From Gregory Ward in e-mail, a link to this RantSports story (“ “I want me some glory hole” says Cowboys Owner Jerry Jones” — note ethical dative – by Jesus Flores 7/30/12), beginning:
Dallas Cowboys owner and general manager Jerry Jones while speaking to the media said, “I’ve been here 23 years. I’ve been here when it was glory hole days and when it wasn’t. I want me some glory hole.”
The reference raised some eyebrows and caused some chuckles.
Apparently, Jones was making reference to the oil and gas industry and not an explicit reference, as Cowboys public relations director Rich Dalrymple quickly clarified.
In response to Dalrymple’s explanation however, Jones said laughing, “that’s news to me” reverting it back to a crude joke.
The term “glory hole” in the oil industry refers to the hole drilled, from which oil flows and rises to the surface through flow lines and to the production facility.
An entertaining ambiguity, which RantSports doesn’t explain.
From my XBlog:
Now, glory hole (or glory-hole). OED2 doesn’t have the sexual sense, only possibly related earlier senses referring to storage spaces containing miscellaneous objects, to compartments on a ship, to a large cavernous opening into a mine, and to a hole in the side of a glass furnace. Wikipedia mentions these senses, but it also has an entry for the sexual sense. The expression’s history in this sense is still unclear.
A glory hole (also spelled gloryhole and glory-hole) is a hole in a wall, or other partition, often between public lavatory stalls or adult video arcade booths for people to engage in sexual activity or observe the person in the next cubicle while one or both parties masturbate. The partition maintains anonymity. Body parts including fingers, tongue and penis may be used for anonymous oral, vaginal and/or anal intercourse.
The etymology is a morass of an original sense having to do with mud and what looks like repeated inventions of a compound with the first element glory. From OED2 under glory-hole:
Etymology: In sense 1, perhaps related to glory v.2 (compare Scots glaury adj. s.v. glar n.) [glaur Sc. and north. dial. ‘slime, mud’, of unkn. orig.; glar, glar v. ‘to make muddy’]; if so, sense 2 is probably later in origin, and suggested by the formal coincidence of the first element with glory n.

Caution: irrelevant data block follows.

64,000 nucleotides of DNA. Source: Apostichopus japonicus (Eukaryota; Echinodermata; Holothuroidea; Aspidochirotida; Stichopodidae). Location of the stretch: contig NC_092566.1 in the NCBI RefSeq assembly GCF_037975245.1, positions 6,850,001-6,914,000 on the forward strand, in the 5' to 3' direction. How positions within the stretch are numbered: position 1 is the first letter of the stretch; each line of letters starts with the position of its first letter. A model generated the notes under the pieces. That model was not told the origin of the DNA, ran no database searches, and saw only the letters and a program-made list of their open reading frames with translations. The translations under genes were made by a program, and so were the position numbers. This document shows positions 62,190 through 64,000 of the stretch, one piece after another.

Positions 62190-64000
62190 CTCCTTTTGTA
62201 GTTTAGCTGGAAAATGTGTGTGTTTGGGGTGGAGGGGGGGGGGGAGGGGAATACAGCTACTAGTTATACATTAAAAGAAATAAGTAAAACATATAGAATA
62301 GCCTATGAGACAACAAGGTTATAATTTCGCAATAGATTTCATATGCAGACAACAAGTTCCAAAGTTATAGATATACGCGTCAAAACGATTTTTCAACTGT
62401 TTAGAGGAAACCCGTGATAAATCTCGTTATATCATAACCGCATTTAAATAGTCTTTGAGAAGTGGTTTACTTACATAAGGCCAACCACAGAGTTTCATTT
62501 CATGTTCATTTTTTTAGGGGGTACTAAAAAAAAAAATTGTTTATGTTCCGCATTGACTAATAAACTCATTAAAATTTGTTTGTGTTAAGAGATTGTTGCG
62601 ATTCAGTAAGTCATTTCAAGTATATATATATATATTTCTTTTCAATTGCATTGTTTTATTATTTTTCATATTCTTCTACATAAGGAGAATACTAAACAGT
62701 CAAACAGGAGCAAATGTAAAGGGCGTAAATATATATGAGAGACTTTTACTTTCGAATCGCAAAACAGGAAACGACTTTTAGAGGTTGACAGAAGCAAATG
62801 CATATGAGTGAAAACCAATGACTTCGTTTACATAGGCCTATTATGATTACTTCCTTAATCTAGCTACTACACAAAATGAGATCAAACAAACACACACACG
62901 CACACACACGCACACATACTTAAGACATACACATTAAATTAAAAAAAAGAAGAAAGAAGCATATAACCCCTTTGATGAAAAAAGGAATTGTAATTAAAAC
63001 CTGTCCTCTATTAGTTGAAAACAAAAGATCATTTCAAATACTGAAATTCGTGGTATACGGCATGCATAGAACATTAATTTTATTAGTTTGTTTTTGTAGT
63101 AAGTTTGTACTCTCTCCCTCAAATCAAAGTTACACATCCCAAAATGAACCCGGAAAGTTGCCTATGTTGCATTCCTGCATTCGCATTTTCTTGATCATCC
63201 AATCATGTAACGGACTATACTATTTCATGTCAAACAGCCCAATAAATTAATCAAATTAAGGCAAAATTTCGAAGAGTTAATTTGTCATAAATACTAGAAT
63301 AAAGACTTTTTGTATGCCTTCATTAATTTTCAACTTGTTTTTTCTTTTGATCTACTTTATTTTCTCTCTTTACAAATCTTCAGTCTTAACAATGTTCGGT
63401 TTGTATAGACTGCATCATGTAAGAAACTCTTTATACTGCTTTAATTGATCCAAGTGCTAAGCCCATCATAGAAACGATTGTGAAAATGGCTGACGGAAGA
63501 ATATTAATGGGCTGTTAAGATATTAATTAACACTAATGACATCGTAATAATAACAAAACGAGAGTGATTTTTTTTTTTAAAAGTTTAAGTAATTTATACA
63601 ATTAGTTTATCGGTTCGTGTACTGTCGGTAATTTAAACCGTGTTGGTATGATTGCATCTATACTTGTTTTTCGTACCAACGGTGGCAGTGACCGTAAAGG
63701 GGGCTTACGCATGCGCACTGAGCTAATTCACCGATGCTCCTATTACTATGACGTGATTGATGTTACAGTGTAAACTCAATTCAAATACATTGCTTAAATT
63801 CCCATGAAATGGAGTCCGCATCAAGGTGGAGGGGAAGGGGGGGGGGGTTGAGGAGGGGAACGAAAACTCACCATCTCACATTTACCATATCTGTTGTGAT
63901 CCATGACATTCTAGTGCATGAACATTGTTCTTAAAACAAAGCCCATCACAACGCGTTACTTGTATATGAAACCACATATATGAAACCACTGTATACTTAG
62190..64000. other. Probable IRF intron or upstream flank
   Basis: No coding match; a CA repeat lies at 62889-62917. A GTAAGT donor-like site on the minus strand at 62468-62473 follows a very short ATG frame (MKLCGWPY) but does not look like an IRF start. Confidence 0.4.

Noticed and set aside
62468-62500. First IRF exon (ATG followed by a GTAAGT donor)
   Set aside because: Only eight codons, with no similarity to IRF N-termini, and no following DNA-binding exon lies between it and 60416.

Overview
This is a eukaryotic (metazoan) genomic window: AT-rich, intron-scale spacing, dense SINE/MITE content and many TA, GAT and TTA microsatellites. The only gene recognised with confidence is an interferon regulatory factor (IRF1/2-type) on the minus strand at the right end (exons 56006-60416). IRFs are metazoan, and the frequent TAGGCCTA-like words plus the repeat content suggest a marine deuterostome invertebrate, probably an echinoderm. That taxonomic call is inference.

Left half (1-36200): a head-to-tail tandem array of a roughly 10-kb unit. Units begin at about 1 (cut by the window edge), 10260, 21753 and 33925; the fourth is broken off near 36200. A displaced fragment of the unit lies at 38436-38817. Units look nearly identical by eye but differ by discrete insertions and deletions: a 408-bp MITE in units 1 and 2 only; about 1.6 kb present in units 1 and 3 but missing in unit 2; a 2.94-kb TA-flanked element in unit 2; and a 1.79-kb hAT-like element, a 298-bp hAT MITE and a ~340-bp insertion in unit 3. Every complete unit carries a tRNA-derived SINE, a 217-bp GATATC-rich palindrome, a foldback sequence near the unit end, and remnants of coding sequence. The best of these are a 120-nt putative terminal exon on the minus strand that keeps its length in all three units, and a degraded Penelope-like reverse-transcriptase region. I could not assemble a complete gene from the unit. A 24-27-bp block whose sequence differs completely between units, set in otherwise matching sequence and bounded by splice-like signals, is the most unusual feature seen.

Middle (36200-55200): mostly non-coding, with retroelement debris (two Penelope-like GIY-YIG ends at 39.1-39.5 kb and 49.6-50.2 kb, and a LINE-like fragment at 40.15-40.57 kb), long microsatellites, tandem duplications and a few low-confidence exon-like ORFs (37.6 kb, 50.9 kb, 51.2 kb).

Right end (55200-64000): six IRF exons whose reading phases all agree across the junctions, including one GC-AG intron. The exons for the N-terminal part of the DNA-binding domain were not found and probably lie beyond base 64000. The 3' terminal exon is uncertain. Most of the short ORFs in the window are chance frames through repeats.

1. a. slang. (See quot. 1845).
1845 T. Cooper Purgatory of Suicides p. iv, A filthy, stifling cell to which prisoners are brought from the gaol on day of trial, and which, in the language of the degraded beings who usually occupy it, is called the ‘glory hole’.
b. dial. A receptacle (as a drawer, room, etc.) in which things are heaped together without any attempt at order or tidiness. [from 1825 on]
c. Naut. colloq. Any of various compartments of a ship, as: (a) the lazaretto; (b) one or more rooms between or below decks used as sleeping-quarters for stewards. [from 1839 on]
2. Glass-making. (See quots.) [giving off heat and light]
1849 A. Pellatt Curiosities of Glass Making 65 The large goods receive a final reheating at the mouth of a pot heated by beech-wood, and called the Glory Hole.
3. A large cavernous opening or pit into a mine; an open quarry. Hence as v. intr., to carry on surface mining. N. Amer. [from 1902 on]
4. Army slang. (See quots.)
1925 E. Fraser & J. Gibbons Soldier & Sailor Words 105 Glory hole, a colloquial expression for any small billet or dug-out.
Amplifications of the slang senses in Green’s Dictionary of Slang, under glory hole:
[Standard English] anywhere in which things are heaped together without any attempt at order < glaur ‘to make muddy’
a small, holding cell in court buildings, in which prisoners are kept during their trial 
a meeting place used by the Salvation Army [1887 on]
(Irish) the space under the stairs, or similar confined soace (a space of punishment for badly behaved children) [1976 on]
(US) a bar frequented by homosexuals [1925 on; plays on gay sense]
(orig. US) the vagina [c1930 on]
(gay) a hole cut in the side of a public toilet cubicle; one man pushes his penis through while another, anonymous, man fellates him [1949 on]
So it looks like oilmen have innovated yet another sense of the compound, referring to a hole that provides a kind of glory, high production. Meanwhile, toilet glory holes provide a different kind of glory. (And vaginas another, etc.) None of this has to do with mud.
The lexicographer’s life is full of complexities.